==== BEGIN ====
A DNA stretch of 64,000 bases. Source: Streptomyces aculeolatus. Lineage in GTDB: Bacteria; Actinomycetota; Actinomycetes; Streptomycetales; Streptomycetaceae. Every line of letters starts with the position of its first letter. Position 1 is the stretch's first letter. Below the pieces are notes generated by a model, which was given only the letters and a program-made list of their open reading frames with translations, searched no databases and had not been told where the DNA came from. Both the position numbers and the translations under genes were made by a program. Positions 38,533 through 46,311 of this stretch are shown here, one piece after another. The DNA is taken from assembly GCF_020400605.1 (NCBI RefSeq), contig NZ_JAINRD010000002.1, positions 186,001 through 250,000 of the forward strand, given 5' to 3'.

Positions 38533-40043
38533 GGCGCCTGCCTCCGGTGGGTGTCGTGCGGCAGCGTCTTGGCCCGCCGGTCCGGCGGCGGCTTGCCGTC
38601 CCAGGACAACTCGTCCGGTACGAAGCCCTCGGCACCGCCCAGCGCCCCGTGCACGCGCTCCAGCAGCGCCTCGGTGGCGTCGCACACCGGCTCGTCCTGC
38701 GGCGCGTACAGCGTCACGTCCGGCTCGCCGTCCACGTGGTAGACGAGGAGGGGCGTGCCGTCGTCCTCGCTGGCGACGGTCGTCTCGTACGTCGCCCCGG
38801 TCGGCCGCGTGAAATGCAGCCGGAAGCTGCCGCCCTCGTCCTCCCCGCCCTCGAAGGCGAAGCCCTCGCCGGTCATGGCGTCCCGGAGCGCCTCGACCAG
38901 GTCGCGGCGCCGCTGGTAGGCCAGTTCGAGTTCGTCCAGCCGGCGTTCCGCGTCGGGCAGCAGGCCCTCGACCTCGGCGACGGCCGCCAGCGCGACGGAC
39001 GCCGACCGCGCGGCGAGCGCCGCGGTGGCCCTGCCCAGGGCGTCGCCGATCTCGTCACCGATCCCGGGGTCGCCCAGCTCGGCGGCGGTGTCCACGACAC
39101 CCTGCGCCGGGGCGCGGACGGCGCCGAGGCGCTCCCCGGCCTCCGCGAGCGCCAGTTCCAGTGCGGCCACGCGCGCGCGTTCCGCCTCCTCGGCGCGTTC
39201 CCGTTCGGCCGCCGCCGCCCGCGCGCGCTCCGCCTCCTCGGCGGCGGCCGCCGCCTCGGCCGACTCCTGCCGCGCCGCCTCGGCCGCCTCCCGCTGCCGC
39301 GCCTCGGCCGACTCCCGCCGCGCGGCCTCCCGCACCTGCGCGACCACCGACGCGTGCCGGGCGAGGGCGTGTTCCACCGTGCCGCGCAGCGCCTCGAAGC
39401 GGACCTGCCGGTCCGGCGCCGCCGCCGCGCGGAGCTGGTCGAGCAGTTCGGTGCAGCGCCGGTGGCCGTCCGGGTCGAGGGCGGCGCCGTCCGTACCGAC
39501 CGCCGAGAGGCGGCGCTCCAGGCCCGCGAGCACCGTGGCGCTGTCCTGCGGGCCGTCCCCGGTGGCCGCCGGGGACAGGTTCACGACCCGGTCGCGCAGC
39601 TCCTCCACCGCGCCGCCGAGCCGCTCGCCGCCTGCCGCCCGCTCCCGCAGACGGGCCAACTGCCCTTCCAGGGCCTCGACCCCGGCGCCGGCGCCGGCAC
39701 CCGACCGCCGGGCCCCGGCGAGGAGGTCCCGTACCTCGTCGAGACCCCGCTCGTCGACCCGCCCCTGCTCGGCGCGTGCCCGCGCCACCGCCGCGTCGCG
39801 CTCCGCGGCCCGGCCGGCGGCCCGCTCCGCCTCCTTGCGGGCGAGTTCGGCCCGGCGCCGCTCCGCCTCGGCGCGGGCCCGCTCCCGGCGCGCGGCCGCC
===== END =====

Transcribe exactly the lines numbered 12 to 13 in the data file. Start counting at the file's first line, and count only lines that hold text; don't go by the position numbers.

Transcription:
39401 GGACCTGCCGGTCCGGCGCCGCCGCCGCGCGGAGCTGGTCGAGCAGTTCGGTGCAGCGCCGGTGGCCGTCCGGGTCGAGGGCGGCGCCGTCCGTACCGAC
39501 CGCCGAGAGGCGGCGCTCCAGGCCCGCGAGCACCGTGGCGCTGTCCTGCGGGCCGTCCCCGGTGGCCGCCGGGGACAGGTTCACGACCCGGTCGCGCAGC